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The gender inequality among developers and supporters of free software is stunning. Less than 2% of us are women, according to studies conducted for the European Commission. Why? The evidence says we’re driving them away. There are even some pretty good published guidelines on how not to drive them away. What’s missing is a practical implementation strategy: here I present ten relatively simple changes in how you run your project, to make it more attractive to would-be contributors—especially women.

Debian all business with Lenny and Squeeze

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Linux Steve McIntyre knew he faced a huge task when he took on the job of Debian project leader nearly six months ago. But he didn't reckon on the scandal of a major security bug, followed by a massive clear-up operation within a few days of taking over.

Interview: David Tosh of Elgg, The Open Source Social Networking Platform

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Interviews A little over a month ago, Elgg 1.0 was introduced to the world. In this newest release, several years in the making, the software has been improved from the inside out. We recently had the opportunity to follow up on our original interview with one of Elgg's founders, David Tosh. We talked about where Elgg stands today and what plans they have for the future.

Is Chrome a security risk?

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blogs.zdnet: An e-mail came in from her administrator around mid-day which she decided to share with me. It told all users to shut down Chrome. The e-mail called Chrome a security risk.

Also: Iron, a private version of Chromium from Germany

Adobe Talks Open Source, Innovation and the Future of Flash

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Interviews Kevin Lynch, CTO of Adobe talks with eWEEK about open-sourcing Flash, the new Adobe Creative Suite 4 (CS4), mobile technology and more. Lynch also talks of competing with Microsoft Silverlight and Expression and possibly with Google Chrome.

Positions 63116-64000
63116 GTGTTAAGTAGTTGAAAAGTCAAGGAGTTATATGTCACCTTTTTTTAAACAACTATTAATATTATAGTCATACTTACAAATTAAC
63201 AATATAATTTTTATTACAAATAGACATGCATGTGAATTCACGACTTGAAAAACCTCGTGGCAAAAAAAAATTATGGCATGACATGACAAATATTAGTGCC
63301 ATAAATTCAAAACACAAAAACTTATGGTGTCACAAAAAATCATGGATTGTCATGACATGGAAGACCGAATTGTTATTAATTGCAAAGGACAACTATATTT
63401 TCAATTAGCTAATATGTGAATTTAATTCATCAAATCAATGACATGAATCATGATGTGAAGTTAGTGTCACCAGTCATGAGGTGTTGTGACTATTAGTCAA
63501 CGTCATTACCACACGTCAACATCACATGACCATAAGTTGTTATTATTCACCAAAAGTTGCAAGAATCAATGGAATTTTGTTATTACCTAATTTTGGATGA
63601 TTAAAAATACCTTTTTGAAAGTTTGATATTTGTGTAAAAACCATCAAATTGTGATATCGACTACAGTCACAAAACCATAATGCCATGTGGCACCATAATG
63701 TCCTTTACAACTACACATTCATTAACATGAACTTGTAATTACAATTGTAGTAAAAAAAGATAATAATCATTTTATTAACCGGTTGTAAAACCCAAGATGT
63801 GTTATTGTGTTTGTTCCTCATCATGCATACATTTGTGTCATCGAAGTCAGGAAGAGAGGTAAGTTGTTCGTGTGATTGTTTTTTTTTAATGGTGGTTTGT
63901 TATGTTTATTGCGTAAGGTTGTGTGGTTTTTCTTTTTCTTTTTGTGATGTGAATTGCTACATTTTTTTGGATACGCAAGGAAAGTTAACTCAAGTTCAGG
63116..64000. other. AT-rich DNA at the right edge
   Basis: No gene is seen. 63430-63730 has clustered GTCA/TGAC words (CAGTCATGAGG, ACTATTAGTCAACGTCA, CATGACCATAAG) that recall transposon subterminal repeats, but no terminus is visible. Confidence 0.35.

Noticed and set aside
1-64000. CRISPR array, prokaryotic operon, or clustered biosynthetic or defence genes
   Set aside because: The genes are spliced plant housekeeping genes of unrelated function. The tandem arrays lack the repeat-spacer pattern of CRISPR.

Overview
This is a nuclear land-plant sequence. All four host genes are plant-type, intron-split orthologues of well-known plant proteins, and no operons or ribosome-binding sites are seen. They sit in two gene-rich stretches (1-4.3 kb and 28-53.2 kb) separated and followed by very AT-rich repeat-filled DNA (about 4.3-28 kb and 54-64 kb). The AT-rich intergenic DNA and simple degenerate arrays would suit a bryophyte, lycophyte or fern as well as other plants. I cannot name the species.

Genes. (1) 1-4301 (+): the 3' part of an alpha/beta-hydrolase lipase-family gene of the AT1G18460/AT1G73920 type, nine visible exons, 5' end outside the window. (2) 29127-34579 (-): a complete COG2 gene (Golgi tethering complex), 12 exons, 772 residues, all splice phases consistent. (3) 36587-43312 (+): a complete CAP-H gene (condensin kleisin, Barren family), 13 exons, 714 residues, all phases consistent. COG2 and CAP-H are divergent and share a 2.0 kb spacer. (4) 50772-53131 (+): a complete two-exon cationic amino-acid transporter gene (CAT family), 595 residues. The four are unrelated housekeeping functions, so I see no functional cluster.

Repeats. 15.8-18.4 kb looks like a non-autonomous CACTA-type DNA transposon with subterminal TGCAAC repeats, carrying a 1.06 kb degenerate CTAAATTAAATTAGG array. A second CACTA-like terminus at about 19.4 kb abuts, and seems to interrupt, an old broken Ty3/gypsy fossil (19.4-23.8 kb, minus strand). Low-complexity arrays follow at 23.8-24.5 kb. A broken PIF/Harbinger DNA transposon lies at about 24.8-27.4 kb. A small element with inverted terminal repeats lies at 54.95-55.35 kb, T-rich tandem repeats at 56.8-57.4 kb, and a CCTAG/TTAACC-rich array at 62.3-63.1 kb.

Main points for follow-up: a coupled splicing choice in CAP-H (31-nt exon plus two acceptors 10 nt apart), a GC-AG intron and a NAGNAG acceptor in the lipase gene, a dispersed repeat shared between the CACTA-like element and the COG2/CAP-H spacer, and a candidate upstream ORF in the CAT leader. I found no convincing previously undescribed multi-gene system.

Red Hat’s profitable quarter ‘a mixed hat,’ analyst says

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Linux Jefferies & Company analyst Katherine Egbert didn’t care much for Red Hat’s quarterly earnings report Wednesday, even though the Linux software-focused firm reported profits that exceeded Wall Street expectations.

Overhauled tabbed browsing for Firefox 3.1

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Moz/FF Firefox 3.1 may well be remembered as the “tab release”, as tabbed browsing will be the most noticeable updated area users will face when it comes out in final form.

A brief history of computers and free software: where is the money? The world of computers has changed. Sub-notebooks are becoming immensely popular, mobile phones based on Google’s Android software are about to come out , and computers are looking increasingly like small devices that fit in our pockets. What does this mean for the (free and non-free) software industry? Where will the market (and the money) be?

ASUS Eee PC 901 Linux Boot Performance

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Hardware With netbooks and their users often on the go though, for those not using the suspend and resume mode the boot time can be equally important as the in-desktop performance. To look at this we are delivering boot performance benchmarks for the Eee PC 901 from Fedora 9, Fedora 10, Ubuntu 8.10, and Mandriva 2009.